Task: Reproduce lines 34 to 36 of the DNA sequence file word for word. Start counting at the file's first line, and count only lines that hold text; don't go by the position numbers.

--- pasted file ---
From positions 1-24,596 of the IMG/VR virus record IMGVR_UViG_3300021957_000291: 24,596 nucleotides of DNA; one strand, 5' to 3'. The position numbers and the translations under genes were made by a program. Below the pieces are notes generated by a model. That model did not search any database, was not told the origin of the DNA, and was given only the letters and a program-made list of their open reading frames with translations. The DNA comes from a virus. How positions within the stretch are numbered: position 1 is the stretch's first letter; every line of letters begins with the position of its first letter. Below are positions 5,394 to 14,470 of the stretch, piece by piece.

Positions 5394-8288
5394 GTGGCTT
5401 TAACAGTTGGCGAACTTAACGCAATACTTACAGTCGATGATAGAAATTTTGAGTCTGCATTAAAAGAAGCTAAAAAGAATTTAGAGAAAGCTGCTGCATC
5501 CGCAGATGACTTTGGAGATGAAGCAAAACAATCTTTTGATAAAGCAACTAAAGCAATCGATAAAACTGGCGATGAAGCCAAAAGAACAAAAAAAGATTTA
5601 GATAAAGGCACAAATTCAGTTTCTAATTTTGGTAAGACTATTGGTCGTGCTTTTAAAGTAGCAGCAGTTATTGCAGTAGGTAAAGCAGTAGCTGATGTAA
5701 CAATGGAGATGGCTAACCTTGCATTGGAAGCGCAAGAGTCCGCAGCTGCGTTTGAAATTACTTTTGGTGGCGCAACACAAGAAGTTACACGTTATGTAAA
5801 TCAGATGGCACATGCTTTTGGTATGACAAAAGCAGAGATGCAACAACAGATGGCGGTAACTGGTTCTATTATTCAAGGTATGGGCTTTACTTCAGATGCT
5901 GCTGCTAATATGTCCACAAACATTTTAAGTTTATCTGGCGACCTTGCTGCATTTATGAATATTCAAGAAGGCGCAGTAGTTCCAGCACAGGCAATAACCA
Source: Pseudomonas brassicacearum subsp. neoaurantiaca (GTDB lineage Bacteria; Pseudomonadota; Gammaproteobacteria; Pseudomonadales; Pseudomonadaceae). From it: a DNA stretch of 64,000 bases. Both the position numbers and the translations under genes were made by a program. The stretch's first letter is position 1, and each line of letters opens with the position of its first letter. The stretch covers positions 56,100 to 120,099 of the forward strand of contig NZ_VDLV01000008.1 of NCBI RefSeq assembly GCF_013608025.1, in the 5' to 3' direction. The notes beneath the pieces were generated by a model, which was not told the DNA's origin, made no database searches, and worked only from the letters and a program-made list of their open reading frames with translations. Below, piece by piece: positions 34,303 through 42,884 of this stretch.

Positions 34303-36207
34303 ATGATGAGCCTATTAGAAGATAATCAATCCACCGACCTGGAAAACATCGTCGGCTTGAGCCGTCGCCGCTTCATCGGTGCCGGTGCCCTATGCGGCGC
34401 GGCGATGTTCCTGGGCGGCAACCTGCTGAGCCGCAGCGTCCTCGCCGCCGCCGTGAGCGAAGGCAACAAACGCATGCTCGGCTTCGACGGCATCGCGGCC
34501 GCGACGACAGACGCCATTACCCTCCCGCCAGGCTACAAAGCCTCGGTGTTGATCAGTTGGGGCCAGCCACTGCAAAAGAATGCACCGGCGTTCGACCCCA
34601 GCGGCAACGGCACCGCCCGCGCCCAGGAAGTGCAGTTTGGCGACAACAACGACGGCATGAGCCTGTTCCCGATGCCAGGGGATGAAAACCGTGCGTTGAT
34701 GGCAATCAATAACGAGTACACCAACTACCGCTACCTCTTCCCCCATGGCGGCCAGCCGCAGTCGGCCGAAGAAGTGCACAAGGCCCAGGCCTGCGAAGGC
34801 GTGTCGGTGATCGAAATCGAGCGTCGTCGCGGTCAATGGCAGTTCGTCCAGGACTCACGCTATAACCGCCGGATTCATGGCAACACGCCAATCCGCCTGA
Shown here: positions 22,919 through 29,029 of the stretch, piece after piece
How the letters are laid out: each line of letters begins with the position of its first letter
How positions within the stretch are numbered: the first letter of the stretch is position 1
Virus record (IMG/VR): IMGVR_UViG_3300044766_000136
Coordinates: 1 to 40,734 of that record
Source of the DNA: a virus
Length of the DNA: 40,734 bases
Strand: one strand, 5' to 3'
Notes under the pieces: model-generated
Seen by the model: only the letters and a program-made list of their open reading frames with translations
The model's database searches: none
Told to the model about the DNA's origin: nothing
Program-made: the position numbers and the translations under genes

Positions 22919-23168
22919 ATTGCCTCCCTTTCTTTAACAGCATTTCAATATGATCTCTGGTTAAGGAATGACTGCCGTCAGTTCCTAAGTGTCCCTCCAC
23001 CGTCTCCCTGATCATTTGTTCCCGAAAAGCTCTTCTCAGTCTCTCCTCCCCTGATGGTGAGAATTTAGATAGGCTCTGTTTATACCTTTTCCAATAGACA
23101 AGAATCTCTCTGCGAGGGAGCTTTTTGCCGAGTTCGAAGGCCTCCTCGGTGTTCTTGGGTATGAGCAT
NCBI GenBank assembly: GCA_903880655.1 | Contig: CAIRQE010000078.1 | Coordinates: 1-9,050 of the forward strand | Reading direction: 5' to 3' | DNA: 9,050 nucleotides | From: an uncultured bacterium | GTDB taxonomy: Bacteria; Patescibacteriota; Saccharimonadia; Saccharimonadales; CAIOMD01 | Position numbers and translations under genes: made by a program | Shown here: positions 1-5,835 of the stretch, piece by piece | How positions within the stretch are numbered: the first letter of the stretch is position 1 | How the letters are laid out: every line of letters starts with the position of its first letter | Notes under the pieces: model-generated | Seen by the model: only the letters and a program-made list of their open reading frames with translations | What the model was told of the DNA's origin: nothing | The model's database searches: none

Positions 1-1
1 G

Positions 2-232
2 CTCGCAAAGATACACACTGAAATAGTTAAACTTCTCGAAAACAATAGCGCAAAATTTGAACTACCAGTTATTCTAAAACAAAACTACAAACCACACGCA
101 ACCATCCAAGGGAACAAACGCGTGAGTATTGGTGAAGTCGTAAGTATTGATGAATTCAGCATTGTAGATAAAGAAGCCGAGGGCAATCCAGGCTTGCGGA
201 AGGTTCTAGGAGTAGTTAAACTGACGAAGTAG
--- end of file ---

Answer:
23101 AGAATCTCTCTGCGAGGGAGCTTTTTGCCGAGTTCGAAGGCCTCCTCGGTGTTCTTGGGTATGAGCAT
NCBI GenBank assembly: GCA_903880655.1 | Contig: CAIRQE010000078.1 | Coordinates: 1-9,050 of the forward strand | Reading direction: 5' to 3' | DNA: 9,050 nucleotides | From: an uncultured bacterium | GTDB taxonomy: Bacteria; Patescibacteriota; Saccharimonadia; Saccharimonadales; CAIOMD01 | Position numbers and translations under genes: made by a program | Shown here: positions 1-5,835 of the stretch, piece by piece | How positions within the stretch are numbered: the first letter of the stretch is position 1 | How the letters are laid out: every line of letters starts with the position of its first letter | Notes under the pieces: model-generated | Seen by the model: only the letters and a program-made list of their open reading frames with translations | What the model was told of the DNA's origin: nothing | The model's database searches: none

Positions 1-1